Google Selects Canonical URLs Based On Your Site And User Preference

Thrive Business Marketing company logo

During the September 9 edition of #AskGoogleWebmasters , John Mueller said that Google might select a canonical URL based on your site’s perceived preference and the URL that is more useful for the user.

Here is the question:

“You can indicate your preference to Google using these techniques, but Google may choose a different page as canonical than you do, for various reasons. So, what are the reasons? Thanks!” user @uale75 asked via Twitter.

Mueller contextualized the question by providing some examples of common configurations where multiple unique URLs lead to the same content, such as when the homepage is accessible as index.html or when both lower and uppercase versions of a URL direct to the same page.

“For search, it doesn’t make much sense to index and show all of these versions, so we try to pick one and focus on that,” Mueller explained. “We try to pick the canonical URL by following two general guidelines: First, which URL does it look like the site want us to use; so, what’s the site’s preference? And secondly, which URL would be more useful for the user?”

Mueller said that, in terms of the “site’s preference,” Google will take into a number of factors into account, such as:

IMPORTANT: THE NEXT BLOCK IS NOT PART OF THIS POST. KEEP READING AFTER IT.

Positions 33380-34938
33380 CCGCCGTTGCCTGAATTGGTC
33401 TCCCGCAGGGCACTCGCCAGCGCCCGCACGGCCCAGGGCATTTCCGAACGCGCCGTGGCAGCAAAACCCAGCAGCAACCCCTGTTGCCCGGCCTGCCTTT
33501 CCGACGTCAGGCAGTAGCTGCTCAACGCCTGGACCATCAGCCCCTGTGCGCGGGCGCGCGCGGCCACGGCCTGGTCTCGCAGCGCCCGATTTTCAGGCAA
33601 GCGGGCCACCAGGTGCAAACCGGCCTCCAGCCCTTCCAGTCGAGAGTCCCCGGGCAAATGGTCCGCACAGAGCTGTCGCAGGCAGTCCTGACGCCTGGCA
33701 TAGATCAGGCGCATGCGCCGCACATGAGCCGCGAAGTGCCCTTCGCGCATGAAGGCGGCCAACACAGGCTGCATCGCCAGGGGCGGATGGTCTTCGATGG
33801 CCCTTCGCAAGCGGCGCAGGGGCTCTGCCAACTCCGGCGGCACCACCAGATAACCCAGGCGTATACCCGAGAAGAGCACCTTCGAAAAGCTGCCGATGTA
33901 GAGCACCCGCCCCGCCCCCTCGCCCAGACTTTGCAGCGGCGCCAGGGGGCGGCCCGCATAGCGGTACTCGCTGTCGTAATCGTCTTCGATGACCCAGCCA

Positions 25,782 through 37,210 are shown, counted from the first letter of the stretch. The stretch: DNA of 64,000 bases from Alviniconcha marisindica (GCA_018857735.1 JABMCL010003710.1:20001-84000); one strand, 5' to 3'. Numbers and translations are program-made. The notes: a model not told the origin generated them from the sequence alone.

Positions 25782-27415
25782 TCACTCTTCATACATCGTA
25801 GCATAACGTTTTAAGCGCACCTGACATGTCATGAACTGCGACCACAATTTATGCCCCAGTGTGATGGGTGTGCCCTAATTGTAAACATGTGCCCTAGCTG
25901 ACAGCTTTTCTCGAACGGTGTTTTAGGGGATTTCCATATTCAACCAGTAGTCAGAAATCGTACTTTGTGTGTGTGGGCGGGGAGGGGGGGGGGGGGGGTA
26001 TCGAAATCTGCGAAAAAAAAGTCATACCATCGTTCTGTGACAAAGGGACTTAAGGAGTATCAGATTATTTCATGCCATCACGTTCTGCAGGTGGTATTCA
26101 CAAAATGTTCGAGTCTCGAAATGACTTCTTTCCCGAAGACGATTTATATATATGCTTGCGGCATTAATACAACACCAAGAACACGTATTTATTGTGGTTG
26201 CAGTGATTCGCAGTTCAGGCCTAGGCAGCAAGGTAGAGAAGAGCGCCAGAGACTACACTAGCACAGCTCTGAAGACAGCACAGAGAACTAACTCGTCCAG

• Link rel canonical annotation.
  • Redirects.
  • Internal linking.
  • The URL in the sitemap file.
  • HTTPS URLs over HTTP URLs.
  • The “nicer-looking” URL.

“For all these, we consider the factors involved for each potential canonical URL and then pick the one where more things come together.”

“If you’re a site owner and you have a strong preference regarding URLs that you want to have shown to users in search, first of all, you should make sure that you use those preferences consistently across your website,” he advised. “Ideally, search engines wouldn’t even be able to stumble across any of those alternatives — if you have a preference, then stick to it.”

But what happens if another URL is chosen?

“Simply put, it’s just the URL that’s shown in search. If our systems pick a different URL as a canonical, it’ll rank just the same in search. In the end, it really just comes down to your preference,” Mueller stated, adding, “If a different URL happens to be chosen from time to time, that’s not going to negatively affect the site either.”

SourceGeorge Nguyen

Are You Ready To Thrive?

Or send us a message